Today I've been thinking a lot about where I started and where I am now -- writing-wise. Some days I feel like I've come a long way, others I feel like I'm back at the beginning. Writing isn't easy to learn, whether you're taking classes or not. I haven't taken any formal classes, but I have looked up many educational resources online, and I've learned so much from them. The process has been fun, tiring, exciting, and heart-breaking. I love it, but I'll admit, it's certainly been a struggle.
In September of 2011, I completed the first draft of my first novel. It was very rough, and needed a lot of love. I revised for over a year - literally. But in retrospect I didn't know what I was doing. In October of 2012 I was just thinking I might start to query, when I had a twitter buddy (who became a good friend because of this) read it. She is absolutely brilliant. She's very well-read and has a lot of experience with publishing. Which I, at that point, did not have. (Her name's Marieke, if you want to go see how awesome she really is.)
She came back and had ripped my baby to shreds. Plot holes everywhere, cliches on every page, weak writing, and a confusing storyline -- it spun in my head for days. I was nowhere near as ready as I thought I'd been. I attempted to salvage it, but realized I'd need some space to do so. At about 65,000 words, THE SIGHT got shelved.
***Let me just pause here to say this was a hard thing to go through. It was my first experience with, "why am I doing this?" and "I'm a terrible writer," and "why should I bother?" But Marieke not only showed me the hard knocks of publishing, she also lifted me back up. It was her telling me, "KEEP WRITING," that actually kept me writing. I owe her a lot. <3***
In January of 2013 I began drafting my second novel. I finished the first draft by March, and sent it to beta readers. Again I had a lot of cliches and tropes and plot holes, but because I caught them early on I was able to fix them and revised that story into something I'm now extremely proud of. At 77,000 words, TARGET has gotten a great response in the Query Trenches so far, and it's not done yet.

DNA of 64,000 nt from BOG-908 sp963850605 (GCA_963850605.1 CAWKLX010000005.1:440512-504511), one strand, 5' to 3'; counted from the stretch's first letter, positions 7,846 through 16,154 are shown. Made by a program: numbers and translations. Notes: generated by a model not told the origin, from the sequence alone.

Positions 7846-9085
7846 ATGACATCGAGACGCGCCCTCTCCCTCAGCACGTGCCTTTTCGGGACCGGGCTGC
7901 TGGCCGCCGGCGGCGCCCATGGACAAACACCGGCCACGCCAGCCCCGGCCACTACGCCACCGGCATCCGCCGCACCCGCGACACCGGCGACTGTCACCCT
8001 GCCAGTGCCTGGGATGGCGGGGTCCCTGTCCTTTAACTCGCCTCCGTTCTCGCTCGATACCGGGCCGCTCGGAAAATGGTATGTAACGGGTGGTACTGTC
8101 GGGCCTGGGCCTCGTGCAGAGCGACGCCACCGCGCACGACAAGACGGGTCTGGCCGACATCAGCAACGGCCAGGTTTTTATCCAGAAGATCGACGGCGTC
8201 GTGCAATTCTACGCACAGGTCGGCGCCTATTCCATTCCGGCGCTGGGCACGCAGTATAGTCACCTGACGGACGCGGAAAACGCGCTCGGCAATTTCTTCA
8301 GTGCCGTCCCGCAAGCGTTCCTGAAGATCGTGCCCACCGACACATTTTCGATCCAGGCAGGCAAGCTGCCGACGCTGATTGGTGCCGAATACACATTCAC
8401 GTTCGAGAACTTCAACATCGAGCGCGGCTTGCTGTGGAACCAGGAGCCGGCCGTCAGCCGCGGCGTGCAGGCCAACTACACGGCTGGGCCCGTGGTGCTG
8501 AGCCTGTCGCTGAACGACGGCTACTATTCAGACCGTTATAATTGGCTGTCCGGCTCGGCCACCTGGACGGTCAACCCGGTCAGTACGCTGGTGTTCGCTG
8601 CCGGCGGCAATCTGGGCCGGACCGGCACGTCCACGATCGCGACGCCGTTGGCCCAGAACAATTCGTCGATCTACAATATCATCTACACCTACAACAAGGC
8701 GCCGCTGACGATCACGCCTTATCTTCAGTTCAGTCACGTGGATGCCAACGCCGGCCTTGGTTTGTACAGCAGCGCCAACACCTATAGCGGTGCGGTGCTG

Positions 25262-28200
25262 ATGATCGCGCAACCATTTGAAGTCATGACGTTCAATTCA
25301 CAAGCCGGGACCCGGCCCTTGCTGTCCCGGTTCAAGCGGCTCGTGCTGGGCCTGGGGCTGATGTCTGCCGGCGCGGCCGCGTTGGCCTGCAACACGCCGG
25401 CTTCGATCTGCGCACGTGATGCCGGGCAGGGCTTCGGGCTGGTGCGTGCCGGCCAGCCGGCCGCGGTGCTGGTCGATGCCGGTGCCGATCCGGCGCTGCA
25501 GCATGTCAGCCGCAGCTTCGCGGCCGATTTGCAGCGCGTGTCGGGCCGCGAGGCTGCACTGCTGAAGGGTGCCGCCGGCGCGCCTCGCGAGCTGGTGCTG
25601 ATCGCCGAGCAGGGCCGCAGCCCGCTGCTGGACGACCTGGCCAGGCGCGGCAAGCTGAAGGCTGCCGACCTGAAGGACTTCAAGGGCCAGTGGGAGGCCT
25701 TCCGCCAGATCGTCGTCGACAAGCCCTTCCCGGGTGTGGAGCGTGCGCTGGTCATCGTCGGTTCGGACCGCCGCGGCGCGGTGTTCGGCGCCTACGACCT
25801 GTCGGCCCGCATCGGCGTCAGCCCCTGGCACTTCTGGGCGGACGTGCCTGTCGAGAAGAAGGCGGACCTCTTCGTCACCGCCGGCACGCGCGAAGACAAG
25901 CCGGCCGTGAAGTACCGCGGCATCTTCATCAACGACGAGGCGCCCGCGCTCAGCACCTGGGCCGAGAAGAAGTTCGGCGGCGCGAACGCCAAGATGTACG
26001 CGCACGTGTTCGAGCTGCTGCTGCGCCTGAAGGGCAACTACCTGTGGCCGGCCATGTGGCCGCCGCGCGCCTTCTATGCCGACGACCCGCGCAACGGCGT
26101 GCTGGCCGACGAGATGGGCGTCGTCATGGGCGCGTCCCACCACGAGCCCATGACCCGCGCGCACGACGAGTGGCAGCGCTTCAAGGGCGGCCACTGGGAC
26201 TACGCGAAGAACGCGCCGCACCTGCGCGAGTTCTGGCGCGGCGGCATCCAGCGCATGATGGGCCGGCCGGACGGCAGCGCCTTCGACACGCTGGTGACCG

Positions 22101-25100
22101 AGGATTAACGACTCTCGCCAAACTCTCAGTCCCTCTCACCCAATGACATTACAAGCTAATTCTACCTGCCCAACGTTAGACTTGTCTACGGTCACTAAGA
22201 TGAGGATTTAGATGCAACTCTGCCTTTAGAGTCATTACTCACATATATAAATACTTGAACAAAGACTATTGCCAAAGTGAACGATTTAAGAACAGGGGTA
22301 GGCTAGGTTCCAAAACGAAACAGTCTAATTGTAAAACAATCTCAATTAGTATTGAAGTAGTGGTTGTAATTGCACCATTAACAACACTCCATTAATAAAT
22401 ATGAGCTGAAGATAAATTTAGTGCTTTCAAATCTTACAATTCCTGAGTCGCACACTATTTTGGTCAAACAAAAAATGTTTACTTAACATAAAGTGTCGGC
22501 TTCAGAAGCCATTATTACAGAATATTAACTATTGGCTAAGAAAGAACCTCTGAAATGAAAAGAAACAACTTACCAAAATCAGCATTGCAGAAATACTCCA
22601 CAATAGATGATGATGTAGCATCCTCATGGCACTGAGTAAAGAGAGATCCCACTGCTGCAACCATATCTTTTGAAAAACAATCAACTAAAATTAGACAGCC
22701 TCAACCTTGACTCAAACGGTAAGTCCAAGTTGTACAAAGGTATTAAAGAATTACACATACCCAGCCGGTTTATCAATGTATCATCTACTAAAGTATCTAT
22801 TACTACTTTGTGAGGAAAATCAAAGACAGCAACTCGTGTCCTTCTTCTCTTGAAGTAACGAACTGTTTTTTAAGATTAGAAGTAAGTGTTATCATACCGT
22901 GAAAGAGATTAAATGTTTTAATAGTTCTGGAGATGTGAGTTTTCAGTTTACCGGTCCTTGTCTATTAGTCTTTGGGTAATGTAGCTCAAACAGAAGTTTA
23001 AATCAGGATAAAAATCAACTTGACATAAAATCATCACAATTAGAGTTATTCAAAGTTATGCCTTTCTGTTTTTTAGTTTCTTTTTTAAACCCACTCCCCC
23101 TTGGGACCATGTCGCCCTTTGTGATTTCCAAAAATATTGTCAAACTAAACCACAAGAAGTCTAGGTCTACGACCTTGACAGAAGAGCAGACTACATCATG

In January of 2014 I started drafting my third novel. (Keep in mind I'd also started-and-not-finished two or three other novel ideas at this point, and written a number of short stories.) When I started SUMMON I felt like I knew my process and I could make this work for me. I managed a first draft in three months and sent it to my first round of readers.
The feedback I got was overwhelming and amazing all at once. It took me days to sort through it and come to terms with the fact that this story needed a big overhaul. When I began that first round of revisions, I never imagined it would take as long as it has. Granted I've gone through a lot of mentally and emotionally taxing stuff this year (some of which you know about), but still. I've been revising since May, and I feel like I've barely scratched the surface of what this book could be.
SUMMON is currently sitting at 95,000 words -- the longest novel I've yet written. And to be honest, I'm terrified. There is so much to this story, so much I could dive into to give it depth and strength, so much that I'm not sure I've even touched on yet.
Is this what happens when you learn how to write? I mean, I knew this would be a tough one to get right, but I never thought it would grow to be what it is. At this point my mind has a hard time holding all of the information I need in order to write it! My stories have grown with every story I write, not just in word count (thought that's the most visible variable), but in complexity and depth and even (dare I say it) quality.
I just finished re-writing chapter 30 of 38, so I *think* I'm nearly done with the big-issue stuff. After that it'll be a matter of polishing and tweaking so I can send it to my next round of beta readers (who have literally been waiting since August for this to be done... sorry) and move on. Cross your fingers that I'll be able to finish this by early November, so I can write something else for NaNoWriMo and get some distance before I go in for the polishing pass.
That's my publishing story... part one.
I'll let you know when Part Two comes along.